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TTG is an autoimmune antibody that is usually caused by celiac, but it's not 100% specific by itself. With both DQ2.5 and positive TTG he definitely needs to be off gluten.

Even if the biopsy is negative damage can be patchy or partial and the biopsy can miss it. Celiac disease can also develop gradually in some people, where the biopsy isn't positive for a number of years after the TTG. You don't want to let your son get that ill if possible. After he is gluten-free for six months, request a follow-up TTG. If the TTG antibodies are caused by celiac and not another autoimmune condition, they will be falling if not gone.

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"His main symptom that prompted the screening is anemia that won't go away with iron supplements."

This is a HUGE celiac symptom.

As others have said, false positives are rare. And do NOT have him go gluten-free before the biopsy.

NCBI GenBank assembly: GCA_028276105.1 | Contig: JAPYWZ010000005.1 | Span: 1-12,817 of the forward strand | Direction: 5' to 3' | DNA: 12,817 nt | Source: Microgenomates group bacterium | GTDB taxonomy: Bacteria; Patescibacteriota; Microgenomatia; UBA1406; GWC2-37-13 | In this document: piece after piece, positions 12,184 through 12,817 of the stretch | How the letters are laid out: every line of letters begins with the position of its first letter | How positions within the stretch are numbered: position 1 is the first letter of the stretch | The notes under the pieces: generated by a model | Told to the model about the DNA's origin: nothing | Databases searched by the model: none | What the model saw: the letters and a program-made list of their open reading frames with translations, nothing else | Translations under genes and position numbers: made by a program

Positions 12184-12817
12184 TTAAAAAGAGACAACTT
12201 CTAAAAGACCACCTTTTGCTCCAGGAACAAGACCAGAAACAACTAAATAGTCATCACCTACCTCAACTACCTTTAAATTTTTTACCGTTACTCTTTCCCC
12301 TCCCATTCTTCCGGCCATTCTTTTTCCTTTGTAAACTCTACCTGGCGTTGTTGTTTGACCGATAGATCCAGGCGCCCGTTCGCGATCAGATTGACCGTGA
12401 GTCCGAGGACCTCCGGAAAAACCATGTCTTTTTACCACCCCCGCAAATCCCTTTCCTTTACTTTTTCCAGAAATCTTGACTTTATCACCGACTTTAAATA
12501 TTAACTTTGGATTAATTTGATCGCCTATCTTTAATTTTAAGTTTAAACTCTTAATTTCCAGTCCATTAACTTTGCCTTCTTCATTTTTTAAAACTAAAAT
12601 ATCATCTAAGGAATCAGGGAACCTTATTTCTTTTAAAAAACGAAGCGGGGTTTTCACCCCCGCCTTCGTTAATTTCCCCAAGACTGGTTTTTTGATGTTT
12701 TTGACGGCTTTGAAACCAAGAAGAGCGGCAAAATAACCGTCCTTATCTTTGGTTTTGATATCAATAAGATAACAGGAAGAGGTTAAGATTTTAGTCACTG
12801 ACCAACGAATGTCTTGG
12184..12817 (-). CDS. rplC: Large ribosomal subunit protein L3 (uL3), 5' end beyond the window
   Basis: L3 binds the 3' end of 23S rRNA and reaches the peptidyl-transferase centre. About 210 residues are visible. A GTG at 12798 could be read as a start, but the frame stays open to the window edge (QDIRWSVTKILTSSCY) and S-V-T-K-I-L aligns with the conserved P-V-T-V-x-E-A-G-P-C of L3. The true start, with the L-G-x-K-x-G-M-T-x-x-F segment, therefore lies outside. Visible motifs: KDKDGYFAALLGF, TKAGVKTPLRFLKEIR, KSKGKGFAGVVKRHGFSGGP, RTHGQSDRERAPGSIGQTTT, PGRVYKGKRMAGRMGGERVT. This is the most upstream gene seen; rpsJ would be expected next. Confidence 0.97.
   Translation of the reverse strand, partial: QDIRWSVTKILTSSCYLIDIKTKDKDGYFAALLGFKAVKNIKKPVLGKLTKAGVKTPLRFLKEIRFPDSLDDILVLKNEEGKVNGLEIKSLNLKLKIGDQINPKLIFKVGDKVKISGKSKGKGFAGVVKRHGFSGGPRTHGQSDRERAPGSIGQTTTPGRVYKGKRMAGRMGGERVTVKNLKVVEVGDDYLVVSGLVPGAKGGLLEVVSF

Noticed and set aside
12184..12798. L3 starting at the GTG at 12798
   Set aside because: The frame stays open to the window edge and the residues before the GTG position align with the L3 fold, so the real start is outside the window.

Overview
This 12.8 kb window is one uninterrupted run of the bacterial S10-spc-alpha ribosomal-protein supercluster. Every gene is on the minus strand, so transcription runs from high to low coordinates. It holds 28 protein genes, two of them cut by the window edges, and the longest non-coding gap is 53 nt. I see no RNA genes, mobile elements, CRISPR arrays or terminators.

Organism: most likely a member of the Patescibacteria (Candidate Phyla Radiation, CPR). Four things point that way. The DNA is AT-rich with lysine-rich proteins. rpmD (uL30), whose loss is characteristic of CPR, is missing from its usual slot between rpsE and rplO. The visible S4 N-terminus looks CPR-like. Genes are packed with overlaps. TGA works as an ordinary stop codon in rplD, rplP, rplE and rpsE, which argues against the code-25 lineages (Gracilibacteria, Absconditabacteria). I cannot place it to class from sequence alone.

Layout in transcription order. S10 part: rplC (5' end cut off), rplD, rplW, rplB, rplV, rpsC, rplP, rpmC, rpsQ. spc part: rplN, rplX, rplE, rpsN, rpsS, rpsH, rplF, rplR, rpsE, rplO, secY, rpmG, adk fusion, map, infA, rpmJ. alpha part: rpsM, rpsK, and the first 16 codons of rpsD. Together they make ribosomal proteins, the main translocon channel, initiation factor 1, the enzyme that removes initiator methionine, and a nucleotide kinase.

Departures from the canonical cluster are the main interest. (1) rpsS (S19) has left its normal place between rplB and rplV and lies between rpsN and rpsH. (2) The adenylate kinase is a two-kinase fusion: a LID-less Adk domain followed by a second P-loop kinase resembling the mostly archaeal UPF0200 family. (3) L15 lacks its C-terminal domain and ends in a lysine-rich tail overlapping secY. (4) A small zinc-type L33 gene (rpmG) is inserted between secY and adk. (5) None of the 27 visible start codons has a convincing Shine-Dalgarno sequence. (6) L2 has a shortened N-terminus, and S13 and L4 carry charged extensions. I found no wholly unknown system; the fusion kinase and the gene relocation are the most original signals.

richard

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Thanks everyone. I thought there weren't many false positives, but I wasn't sure I was reading everything correctly.

He's staying on gluten until the biopsy and then we are going gluten-free. It would be nice to have a positive biopsy because that can help us get an official doctor's note with diagnosis for school/camp/etc. Even if it's indeterminate, I think we will go gluten-free and see if that helps with the anemia.

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Just figured I'd follow up. He had a biopsy last week and it was positive. We cleaned all the gluten out of the house and went gluten-free a week ago. So far, so good. Thanks for the help. Knowing that the blood tests were pretty accurate for positives gave us 6 weeks to prep our son and get ready for the big gluten-free shift. It went pretty smoothly.